U.S. equity markets ended the session mixed after the October jobs report came in much better than Wall Street anticipated.
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The Dow Jones Industrial Average was 48 points higher, or 0.27% to 17911. The S&P 500 slid a fraction of a point, or 0.03% to 2099, while the Nasdaq Composite rose 19 points, or 0.38% to 5147.
Financials saw the biggest gains during the session as they would benefit from higher rates. Meanwhile, utilities plunged as much as 4%.
The U.S. economy added far more jobs in October than Wall Street forecasted, pushing up expectations for a rate hike before the end of the year.
The Labor Department said the economy added 271,000 jobs in October, well above expectations for the addition of 180,000 jobs. The September figures were revised down to 137,000 new jobs from 142,000.
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The unemployment rate in October, meanwhile, declined to 5% during the month, while Wall Street had anticipated it to hold steady at 5.1%. The labor force participation rate was unchanged at 62.4%, as expected. Average hourly earnings for the month saw a 0.4% bump higher, compared to expectations for a 0.2% rise, and September’s unchanged rate.
Manufacturing jobs were on Wall Street’s mind ahead of the October report thanks to weak data from the Institute for Supply Management that was released Monday. The figures showed manufacturing activity had fallen during October to the lowest rate since May 2013, and economists worried that slowdown could spread to other parts of the slowing global economy. But the Labor Department’s report showed factory jobs were unchanged during the month, compared to expectations for a loss of 5,000 jobs.
Meanwhile, the private sector also far outpaced expectations on job creation, adding 268,000 jobs compared to forecasts for 149,000.
Scott Colyer, CEO of Advisors Asset Management, said the report was quite a surprise to the upside, saying the blow-out figures reversed the “dismal numbers” from the prior month. Still, it’s a “bad news is good news” mentality on Wall Street.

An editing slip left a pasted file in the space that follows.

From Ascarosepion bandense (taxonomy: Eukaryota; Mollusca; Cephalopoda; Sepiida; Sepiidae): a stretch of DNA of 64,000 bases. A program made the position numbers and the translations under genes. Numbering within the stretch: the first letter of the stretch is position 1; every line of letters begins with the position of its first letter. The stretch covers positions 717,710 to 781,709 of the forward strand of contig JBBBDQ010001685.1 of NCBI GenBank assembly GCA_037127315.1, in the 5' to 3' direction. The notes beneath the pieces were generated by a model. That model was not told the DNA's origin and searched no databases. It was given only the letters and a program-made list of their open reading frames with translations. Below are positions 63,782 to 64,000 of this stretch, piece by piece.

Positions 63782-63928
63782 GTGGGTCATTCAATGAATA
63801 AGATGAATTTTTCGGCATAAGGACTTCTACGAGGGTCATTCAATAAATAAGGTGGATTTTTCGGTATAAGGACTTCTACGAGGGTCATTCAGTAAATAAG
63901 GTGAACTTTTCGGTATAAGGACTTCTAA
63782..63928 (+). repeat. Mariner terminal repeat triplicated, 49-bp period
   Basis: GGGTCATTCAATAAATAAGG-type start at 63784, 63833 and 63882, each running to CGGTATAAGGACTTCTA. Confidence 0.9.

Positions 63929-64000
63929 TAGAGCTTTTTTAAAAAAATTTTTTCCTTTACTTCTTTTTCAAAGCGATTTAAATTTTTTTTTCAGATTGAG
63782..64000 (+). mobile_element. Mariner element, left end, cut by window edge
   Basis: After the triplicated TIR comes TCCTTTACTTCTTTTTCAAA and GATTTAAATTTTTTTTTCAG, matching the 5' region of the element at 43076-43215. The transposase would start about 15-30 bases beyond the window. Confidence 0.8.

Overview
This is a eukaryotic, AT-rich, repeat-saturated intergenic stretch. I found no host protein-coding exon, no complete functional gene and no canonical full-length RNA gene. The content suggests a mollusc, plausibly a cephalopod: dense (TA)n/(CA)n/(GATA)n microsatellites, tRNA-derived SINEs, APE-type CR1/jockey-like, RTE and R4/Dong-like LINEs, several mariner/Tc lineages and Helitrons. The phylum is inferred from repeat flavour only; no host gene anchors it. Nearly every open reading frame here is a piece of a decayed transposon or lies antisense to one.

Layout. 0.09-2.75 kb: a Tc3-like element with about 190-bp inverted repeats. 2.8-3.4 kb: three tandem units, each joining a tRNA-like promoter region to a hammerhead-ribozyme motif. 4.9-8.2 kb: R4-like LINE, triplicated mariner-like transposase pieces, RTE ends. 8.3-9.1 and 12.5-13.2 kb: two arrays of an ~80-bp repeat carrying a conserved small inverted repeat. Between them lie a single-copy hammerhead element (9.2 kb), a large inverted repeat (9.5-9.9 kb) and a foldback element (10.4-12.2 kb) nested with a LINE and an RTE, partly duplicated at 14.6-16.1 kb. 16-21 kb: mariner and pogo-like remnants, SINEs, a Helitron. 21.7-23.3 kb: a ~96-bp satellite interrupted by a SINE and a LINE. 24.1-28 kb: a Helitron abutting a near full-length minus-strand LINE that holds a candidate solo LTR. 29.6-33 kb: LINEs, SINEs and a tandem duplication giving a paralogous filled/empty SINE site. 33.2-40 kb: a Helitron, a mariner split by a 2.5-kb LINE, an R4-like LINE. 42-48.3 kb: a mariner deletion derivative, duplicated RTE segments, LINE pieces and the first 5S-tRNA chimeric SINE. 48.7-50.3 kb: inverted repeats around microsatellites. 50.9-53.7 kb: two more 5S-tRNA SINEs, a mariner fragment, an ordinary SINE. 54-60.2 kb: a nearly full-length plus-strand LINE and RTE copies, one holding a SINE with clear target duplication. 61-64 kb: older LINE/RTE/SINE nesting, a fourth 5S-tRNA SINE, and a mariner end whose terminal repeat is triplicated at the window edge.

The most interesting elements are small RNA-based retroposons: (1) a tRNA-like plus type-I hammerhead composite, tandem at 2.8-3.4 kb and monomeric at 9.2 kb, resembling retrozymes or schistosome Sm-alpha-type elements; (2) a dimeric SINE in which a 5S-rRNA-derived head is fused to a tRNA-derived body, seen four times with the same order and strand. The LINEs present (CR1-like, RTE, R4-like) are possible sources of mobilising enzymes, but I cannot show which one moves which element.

“We’re seeing a spike in the dollar, which has downward pressure on earnings for companies relying on exporting overseas…history would show that today’s reaction might be a little confused, but over the next week, or month or year, when you get a jobs pickup like this, it’s a sign of a healthy economy and future profits,” he said.
The biggest question still remains: Was this report good enough to make the Fed move on interest rates before the end of the year?
Colyer said yes, however, there’s still a thorn that remains in the Fed’s side.
“We still have a labor force participation rate that did not change. That rate remains stubbornly low given our history of the U.S., and the trend is still for it to go down further. Meaning, people who are able to work are just dropping out of the workforce. That’s the only bad thing I saw. We haven’t reversed that trend yet, but that will come over years, not just over one month or two,” he added.
Earlier in the week, Fed Chief Janet Yellen, during testimony on Capitol Hill, left the door wide open to a December rate rise by explaining that the central bank has not yet made a final decision, and will continue to monitor all economic data between now and the December FOMC meeting.
Economists at Deutsche bank said while this jobs report helps solidify market expectations for a December move higher, they warned caution should still be exercised.
“There is still a significant amount of economic information, in particular, another employment report to be released before the December 15-16 FOMC meeting,” economists at Deutsche Bank said in a note. “Given the strong tendency for both the financial markets and monetary policymakers to place inordinate weight on the last key pieces of data, it is really the November employment report…that will be critical to the FOMC’s December interest rate decision.”
Following the strong October report, Fed Funds futures were pricing in a 70% probability of a rate hike in December, up from 58% on Thursday.
Elsewhere in the market, global oil prices were lower after a seesaw week thanks to supply concerns. U.S. crude declined 1.68% to $44.44 a barrel, while Brent, the international benchmark, shed 1.05% to $48.26 a barrel.
Metals were also mostly lower as gold declined 1.49% to $1,087 a troy ounce, while silver fell 1.89% to $14.70 an ounce. Copper, meanwhile, slid 0.64% to $2.24 a pound.
Overseas, European markets were higher as traders there also parsed the U.S. jobs report and monitored developments after a disaster forced BHP Billton’s iron ore operations to shut down. The Euro Stoxx 50, which tracks large-cap companies in the eurozone, rose 0.53%, while the German Dax added 0.92%, the French CAC 40 gained 0.08%, and the UK’s FTSE 100 declined 0.17%.
In corporate news, the Obama administration rejected TransCanada’s (TRP) application to build the Keystone XL oil pipeline. U.S. shares of the company slipped 5.6%.